Transfer-appropriate processing theory suggests that learning is best if practice involves processing activities that are similar to those activities which occur during transfer. To structure an optimal learning environment or encourage positive transfer of learning, a practitioner therefore must match the processing activities in which the learner engages during practice to the cognitive processing activities that are associated with the criterion skill or when performing in a different context. For example, a training protocol for kicking penalties in soccer, which incorporates the processing associated with kicking under psychological pressure, would be expected to produce more positive transfer to a penalty kick in the World Cup final than a training protocol that does not incorporate such processing. Transfer-appropriate processing theory also offers an explanation of the phenomenon known as bilateral transfer; the processing activities involved in performing a skill with one limb are likely to mimic the processing activities involved in performing the same skill with another limb, thus facilitating transfer between the two. This explanation is supported by recent work in which functional magnetic resonance imaging (fMRI) showed that brain activation at the supplementary motor area (SMA) is positively correlated with the amount of transfer between learning a sequential finger tapping skill with the right hand and performing the same skill with the left hand. Such transfer disappeared when SMA activation was inhibited by the use of transcranial magnetic stimulation (TMS).
Despite such findings, neither transfer-appropriate processing theory nor any other theory can fully explain the transfer effect. Much remains unclear about transfer of learning occurrence.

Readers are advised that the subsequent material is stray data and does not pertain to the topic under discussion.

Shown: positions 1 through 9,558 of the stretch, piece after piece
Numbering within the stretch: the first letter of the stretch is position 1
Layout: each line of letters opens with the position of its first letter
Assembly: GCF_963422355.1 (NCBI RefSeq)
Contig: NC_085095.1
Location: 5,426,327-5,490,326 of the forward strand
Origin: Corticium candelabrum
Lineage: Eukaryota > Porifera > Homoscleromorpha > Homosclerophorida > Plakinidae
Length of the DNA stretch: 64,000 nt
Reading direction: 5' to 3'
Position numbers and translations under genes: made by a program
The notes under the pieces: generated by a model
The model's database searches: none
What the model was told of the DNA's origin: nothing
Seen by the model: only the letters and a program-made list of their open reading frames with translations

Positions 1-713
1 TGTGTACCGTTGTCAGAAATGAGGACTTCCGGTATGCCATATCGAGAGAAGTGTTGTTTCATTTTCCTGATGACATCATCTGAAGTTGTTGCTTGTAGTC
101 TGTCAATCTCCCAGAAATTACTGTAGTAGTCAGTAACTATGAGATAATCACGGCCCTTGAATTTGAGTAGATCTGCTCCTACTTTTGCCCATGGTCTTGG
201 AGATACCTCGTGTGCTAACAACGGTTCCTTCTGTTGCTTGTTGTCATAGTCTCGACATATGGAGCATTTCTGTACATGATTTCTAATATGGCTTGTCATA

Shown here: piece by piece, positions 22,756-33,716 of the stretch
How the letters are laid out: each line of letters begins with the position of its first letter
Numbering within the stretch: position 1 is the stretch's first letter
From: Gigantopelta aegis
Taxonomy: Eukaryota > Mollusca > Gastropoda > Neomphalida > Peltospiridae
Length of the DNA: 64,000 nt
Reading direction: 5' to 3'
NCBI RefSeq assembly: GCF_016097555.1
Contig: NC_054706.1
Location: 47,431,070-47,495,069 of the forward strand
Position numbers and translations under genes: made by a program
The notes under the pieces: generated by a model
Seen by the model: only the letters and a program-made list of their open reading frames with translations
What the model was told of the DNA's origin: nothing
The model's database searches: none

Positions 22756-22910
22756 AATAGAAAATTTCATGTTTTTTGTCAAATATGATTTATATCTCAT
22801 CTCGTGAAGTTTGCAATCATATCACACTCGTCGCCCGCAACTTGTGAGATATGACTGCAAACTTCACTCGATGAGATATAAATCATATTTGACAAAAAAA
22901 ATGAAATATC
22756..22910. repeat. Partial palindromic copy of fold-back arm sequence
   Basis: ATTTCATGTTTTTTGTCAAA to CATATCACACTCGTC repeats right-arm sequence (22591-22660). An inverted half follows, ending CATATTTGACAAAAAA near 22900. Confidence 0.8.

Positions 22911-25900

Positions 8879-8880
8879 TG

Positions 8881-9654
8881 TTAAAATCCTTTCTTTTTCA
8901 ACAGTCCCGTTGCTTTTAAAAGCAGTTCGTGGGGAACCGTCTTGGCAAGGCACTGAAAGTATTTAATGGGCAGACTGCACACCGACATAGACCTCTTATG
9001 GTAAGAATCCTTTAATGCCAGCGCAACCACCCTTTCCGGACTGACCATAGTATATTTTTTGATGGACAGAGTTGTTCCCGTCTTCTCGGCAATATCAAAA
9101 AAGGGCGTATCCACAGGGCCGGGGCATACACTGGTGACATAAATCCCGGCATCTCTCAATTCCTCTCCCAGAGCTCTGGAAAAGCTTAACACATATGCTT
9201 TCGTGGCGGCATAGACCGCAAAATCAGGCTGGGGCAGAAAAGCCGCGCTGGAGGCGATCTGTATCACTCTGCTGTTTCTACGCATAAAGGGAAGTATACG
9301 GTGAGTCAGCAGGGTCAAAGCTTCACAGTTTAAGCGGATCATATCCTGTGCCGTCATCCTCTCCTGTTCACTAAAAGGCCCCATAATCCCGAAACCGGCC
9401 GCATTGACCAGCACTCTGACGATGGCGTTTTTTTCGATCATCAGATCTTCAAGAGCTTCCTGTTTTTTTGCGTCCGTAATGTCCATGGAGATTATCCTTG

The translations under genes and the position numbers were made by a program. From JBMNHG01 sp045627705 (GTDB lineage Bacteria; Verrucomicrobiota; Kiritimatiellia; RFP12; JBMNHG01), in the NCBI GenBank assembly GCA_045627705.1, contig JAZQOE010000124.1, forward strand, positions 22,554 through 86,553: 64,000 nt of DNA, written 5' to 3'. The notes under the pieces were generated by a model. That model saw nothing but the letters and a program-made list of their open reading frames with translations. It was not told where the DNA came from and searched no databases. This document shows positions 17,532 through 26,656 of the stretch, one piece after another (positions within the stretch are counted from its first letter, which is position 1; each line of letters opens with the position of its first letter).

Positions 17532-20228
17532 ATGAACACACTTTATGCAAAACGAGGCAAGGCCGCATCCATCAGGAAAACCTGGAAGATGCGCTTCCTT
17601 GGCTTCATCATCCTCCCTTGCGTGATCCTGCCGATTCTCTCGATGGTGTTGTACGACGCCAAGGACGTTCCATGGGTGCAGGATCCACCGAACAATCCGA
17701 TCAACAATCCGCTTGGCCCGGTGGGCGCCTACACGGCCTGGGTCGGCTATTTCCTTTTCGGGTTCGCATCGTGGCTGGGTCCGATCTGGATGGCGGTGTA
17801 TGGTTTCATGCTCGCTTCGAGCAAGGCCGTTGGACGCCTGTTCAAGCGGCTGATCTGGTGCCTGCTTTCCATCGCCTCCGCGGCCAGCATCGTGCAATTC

The Importance of Transfer
From both theoretical and practical points of view, however, the principle of transfer is important for understanding the effects of practice on performance. This is perhaps best exemplified by recent advances in our understanding of how expertise develops in sport. Experts often display developmental histories that are characterized by participating in many other sports. Transfer of learning is an obvious explanation for such a phenomenon. Experts, for example, are better than non-experts at recalling patterns of play from not only their own sport but also sports in which they are not expert, suggesting that learning to recognize patterns of play in one sport transfers to another to some extent.
With respect to motor tasks, the consensus probably is that, although transfer is generally positive when it comes to motor tasks, the effects are trivial unless the tasks are almost duplicates. Nevertheless, the principle of transfer implies that the practice of one skill will affect the learning of subsequent skills, which suggests that sequencing skills to be learned in a logical progression is important when designing training protocols or programs. For example, when physical educators, coaches, or therapists teach motor skills in school, at a club, or during rehabilitation, they often follow the simple-to-complex rule so that learners progress from fundamental skills through to complex skills that require mastery of the basic skills. Additionally, the principle of transfer informs diversity of instructional and training methods. Modern technology is advancing so quickly, for instance, that surgeons are able to train on simulators that mimic more and more of the underlying similarities of real surgery on actual patients. Thus, the costs and the risks associated with training can be largely reduced. Indeed, virtual reality training, which allows practice of a skill in three dimensional, computer-generated environments, is becoming more accessible and thus more popular, as a training procedure that relies on the principle of transfer. Finally, the principle of transfer provides the best assessment of the effectiveness of a practice routine or instruction method. For sports coaches, the transfer test is whichever game or competition that the team or the athlete was preparing for. For piano teachers, the transfer test may be next week’s recital at school. For physical therapists, the transfer test may take place the moment the patient leaves the clinic or perhaps later at home. Performance in the transfer test, whatever the test may be, is the true test of practice.